When the Quebec Court of Appeal ordered a new trial in the notorious case of Guy Turcotte, the former cardiologist who was found not criminally responsible due to a mental disorder in the 2009 stabbing deaths of his two young children, it took the exceptional step of overturning a verdict largely based on a ruling that was not yet rendered by the nation’s highest court, note legal experts.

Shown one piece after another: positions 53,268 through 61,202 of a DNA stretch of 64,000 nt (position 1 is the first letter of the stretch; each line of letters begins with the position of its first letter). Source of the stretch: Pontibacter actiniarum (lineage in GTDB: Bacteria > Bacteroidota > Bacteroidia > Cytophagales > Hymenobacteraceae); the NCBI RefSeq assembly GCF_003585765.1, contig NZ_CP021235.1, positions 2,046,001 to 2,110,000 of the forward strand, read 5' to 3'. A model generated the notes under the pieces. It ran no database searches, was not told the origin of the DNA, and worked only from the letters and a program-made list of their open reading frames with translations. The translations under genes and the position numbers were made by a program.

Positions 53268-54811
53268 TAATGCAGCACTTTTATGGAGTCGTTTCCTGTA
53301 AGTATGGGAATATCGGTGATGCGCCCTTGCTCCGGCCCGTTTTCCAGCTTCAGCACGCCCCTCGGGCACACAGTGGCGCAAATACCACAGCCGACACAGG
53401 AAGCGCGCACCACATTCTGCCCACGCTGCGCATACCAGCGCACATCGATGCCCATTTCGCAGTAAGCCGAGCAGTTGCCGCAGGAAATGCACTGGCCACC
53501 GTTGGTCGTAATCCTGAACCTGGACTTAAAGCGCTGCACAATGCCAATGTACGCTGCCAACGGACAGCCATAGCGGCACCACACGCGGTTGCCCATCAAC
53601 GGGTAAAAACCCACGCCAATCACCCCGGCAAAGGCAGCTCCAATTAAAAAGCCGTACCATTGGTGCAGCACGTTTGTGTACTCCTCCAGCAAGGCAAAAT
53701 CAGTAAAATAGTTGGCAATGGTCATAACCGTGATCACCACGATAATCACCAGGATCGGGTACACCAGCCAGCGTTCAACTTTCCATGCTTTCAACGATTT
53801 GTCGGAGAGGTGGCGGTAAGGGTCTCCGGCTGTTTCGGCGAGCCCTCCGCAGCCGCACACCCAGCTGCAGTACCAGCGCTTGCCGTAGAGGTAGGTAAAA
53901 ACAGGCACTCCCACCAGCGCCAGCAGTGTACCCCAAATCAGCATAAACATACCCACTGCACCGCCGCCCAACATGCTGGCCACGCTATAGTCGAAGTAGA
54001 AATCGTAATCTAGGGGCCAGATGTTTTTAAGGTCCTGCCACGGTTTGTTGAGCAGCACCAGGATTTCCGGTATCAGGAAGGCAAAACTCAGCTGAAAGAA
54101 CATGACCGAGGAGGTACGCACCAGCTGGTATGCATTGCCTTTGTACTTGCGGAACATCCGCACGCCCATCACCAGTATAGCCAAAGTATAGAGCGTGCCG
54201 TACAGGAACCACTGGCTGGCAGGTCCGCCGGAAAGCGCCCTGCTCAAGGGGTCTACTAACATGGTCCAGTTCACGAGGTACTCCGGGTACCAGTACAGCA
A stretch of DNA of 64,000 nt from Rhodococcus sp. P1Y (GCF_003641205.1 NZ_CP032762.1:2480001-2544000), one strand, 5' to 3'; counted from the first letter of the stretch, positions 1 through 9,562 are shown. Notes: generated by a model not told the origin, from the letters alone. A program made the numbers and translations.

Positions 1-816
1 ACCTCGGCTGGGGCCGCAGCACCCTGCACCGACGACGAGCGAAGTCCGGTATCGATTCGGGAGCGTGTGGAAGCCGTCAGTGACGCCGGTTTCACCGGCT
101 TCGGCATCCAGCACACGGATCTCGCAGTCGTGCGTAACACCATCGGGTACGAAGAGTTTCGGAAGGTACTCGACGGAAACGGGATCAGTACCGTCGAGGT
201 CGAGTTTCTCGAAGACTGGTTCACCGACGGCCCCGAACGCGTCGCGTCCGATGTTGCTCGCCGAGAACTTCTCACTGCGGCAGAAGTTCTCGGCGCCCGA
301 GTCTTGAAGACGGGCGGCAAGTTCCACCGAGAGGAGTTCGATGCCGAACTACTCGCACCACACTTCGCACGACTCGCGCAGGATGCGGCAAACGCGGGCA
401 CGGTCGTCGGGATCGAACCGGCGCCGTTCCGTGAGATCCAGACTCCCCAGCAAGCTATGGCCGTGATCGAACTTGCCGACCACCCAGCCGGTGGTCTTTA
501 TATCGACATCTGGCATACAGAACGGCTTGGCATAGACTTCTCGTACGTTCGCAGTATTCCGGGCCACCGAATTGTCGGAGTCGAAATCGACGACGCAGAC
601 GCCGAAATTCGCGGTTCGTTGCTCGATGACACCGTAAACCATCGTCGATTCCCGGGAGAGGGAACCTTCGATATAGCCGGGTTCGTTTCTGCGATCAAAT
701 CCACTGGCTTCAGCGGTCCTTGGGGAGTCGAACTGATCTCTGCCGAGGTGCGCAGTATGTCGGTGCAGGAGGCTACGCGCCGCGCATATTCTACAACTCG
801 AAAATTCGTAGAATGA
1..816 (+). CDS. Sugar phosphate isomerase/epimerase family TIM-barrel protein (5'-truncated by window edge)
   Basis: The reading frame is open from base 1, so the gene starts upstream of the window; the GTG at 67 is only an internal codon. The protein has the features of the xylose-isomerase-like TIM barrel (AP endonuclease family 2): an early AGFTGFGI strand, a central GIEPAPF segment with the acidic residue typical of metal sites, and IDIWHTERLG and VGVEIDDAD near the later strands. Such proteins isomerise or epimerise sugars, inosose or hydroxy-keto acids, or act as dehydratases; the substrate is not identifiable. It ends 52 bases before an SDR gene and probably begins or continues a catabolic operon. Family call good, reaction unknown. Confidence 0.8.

The Quebec Court of Appeal, relying on guidance provided by the Supreme Court of Canada in R. v. Bouchard-Lebrun, 2011 SCC 58, [2011] 3 SCR 575 issued five months after Turcotte’s murder trial, held that Quebec Superior Court Justice Marc David’s  instructions to the jury were “deficient, which necessarily had a major impact on the verdict.”

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